2 storms, similar paths, 2 fates

Hurricanes Wilma and Mitch shared much, but one was far larger, the other far deadlier.

Published November 1, 2005

MIAMI - They were almost identical twins - born eight years apart.

Each very different, yet they held so much in common: big, bad Wilma and deadly Mitch.

Both hurricanes have entered the infamous annals of Caribbean basin history, masters in their own terrifying meteorological categories. Both late season October storms, they grew into Category 5 monsters, following similar tracks through the western Caribbean - typical for this time of year.

Unlike early storms in the eastern Caribbean that often wheel away from Florida and burn out over the Atlantic, late storms are trapped in the Caribbean.

"Somebody is going to get hit, and hit hard," said Christopher Landsea, science and operations officer with the National Hurricane Center who runs the Hurricane Database Re-Analysis project, which compares the performance of storms.

The destructive paths of Wilma and Mitch were similar, but what a difference a few degrees of latitude can make. Wilma missed the heart of Central America, home to some of the hemisphere's poorest and most weather-vulnerable populations. Instead, relatively wealthy areas of South Florida and Mexico's Yucatan peninsula bore the brunt. Economic damage will be in the billions, but few lives were lost.

By comparison, in 1998 Hurricane Mitch laid waste to the fragile agricultural economies of Honduras and Nicaragua, killing more than 9,000 people. Its force was largely spent by the time it left the Yucatan and meandered its way over to southwest Florida, cutting across the state from Naples to the east coast.

If Mitch was the deadliest storm in the Atlantic in the last two centuries (since the "Great Hurricane" of 1780 that killed 22,000 people in the eastern Caribbean), Wilma will be remembered as the strongest and largest hurricane recorded, a gargantuan 180 miles wide with winds topping out at 165 mph.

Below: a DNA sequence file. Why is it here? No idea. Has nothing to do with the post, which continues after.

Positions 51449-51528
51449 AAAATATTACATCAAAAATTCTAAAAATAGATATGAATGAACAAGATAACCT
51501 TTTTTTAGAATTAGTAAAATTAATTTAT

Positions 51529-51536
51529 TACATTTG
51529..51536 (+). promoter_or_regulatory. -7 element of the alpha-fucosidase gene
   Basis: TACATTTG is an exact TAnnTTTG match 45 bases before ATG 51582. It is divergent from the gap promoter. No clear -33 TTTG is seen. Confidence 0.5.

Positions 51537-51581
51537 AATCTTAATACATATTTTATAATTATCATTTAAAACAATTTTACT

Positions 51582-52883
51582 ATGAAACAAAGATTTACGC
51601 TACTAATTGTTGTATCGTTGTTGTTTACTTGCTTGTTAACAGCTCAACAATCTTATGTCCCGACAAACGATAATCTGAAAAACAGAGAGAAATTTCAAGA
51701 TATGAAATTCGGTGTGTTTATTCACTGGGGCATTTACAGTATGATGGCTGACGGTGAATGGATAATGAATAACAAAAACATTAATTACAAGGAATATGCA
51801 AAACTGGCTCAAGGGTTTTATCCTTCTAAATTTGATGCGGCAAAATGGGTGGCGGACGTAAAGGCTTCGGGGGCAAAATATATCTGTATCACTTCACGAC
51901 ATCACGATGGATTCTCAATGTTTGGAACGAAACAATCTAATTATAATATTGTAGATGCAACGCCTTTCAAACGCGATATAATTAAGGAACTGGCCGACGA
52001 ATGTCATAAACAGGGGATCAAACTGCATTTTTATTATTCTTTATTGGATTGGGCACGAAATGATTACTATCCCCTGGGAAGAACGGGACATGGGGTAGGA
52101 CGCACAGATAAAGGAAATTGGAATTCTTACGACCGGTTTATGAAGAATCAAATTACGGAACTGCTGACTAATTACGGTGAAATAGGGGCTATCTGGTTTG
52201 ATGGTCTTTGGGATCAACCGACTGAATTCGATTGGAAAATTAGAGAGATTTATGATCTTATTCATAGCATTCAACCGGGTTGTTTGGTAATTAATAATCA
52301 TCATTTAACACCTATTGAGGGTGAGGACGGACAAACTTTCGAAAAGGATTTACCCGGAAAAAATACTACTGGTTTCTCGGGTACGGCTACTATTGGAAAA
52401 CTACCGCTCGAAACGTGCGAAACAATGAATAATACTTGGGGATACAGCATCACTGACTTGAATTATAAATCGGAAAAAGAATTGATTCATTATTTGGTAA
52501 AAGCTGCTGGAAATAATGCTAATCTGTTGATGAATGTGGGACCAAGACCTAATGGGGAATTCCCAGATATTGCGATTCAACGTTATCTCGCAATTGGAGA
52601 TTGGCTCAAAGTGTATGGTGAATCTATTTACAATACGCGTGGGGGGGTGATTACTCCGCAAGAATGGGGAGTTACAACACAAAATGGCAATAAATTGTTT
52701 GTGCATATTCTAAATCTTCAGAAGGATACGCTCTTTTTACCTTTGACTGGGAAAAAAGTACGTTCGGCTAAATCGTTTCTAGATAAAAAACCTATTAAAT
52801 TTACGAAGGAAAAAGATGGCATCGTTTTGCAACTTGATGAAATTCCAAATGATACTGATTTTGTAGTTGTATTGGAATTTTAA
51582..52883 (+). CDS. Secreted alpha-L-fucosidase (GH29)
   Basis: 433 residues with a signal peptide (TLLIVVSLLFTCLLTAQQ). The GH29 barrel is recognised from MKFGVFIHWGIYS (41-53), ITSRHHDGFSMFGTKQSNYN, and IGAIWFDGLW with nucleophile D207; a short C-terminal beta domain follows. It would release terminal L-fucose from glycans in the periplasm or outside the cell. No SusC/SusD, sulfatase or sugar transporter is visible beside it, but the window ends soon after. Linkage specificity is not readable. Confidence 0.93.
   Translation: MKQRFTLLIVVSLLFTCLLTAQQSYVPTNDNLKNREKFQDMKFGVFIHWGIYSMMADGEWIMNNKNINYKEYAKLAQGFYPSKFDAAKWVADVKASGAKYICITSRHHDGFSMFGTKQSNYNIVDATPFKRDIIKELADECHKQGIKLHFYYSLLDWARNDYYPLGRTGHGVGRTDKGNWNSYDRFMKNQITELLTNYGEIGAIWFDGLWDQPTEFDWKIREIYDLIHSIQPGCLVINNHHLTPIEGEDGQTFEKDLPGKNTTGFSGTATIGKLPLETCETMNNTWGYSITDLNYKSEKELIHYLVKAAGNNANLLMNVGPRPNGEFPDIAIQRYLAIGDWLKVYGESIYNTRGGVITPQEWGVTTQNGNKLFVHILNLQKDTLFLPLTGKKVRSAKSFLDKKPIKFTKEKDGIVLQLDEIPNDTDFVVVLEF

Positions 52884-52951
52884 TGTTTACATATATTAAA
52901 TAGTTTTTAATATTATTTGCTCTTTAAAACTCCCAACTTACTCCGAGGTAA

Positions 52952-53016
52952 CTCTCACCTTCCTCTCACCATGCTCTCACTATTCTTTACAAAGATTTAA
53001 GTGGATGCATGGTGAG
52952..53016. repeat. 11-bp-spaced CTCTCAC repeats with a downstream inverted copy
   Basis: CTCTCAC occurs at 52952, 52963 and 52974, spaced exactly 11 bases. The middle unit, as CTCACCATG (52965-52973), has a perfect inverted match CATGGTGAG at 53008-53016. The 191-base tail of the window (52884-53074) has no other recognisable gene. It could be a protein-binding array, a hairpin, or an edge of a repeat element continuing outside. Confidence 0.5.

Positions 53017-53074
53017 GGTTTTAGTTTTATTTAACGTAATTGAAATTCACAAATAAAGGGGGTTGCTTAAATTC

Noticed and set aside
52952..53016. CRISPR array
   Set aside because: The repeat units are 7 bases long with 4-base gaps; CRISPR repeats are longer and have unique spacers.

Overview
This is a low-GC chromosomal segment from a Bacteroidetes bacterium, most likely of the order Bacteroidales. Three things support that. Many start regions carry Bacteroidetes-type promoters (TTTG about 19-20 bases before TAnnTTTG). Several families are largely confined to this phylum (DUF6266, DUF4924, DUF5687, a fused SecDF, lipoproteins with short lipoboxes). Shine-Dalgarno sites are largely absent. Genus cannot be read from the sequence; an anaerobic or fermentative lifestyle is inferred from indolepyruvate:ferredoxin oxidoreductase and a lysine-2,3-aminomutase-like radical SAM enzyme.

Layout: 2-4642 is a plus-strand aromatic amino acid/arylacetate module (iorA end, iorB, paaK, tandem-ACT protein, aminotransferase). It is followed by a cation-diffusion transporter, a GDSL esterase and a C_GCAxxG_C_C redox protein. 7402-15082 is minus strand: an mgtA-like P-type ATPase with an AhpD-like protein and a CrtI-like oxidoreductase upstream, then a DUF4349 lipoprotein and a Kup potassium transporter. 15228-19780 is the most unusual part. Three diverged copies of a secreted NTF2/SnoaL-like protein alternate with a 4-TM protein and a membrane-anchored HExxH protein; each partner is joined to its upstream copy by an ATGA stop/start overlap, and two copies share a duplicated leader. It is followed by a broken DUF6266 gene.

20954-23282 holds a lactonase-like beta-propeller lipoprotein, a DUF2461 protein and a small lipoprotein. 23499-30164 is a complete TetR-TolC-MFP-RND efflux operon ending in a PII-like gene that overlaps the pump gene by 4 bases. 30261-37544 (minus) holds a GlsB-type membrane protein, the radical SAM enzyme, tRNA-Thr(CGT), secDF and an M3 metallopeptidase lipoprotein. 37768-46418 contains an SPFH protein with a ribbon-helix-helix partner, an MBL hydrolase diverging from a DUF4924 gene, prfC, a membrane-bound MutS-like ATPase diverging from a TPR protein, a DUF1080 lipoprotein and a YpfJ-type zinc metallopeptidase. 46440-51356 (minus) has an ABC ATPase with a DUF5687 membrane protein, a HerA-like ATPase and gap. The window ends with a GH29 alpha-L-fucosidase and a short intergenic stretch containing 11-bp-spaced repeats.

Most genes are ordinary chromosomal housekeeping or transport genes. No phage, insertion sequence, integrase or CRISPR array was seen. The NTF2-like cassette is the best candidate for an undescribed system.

At its height, Wilma's barometric pressure - a measure of a storm's strength - dropped to 882 millibars, the lowest on record in the Atlantic basin. The lower the pressure, the stronger the storm. In its day, Mitch's barometric pressure of 905 millibars ranked it as the strongest October hurricane, and the fourth most powerful Atlantic storm of all time. At its height it also packed sustained winds of 180 mph, and gusts well over 200 mph.

Wilma and Mitch both formed in the western Caribbean, where sea surface temperatures are most favorable for the genesis of storms at this time of year. Researchers at the National Hurricane Center say that sea temperatures this year are 1 to 3 degrees warmer than usual. They also attribute this year's highly active season to the absence of "vertical wind shear" - the interaction of a hurricane with surrounding wind systems that can disrupt its development.

"We see greater wind circulation and less wind shear at this time of year in the Caribbean," Landsea said. "These low-level spiraling winds can provide the initial spark."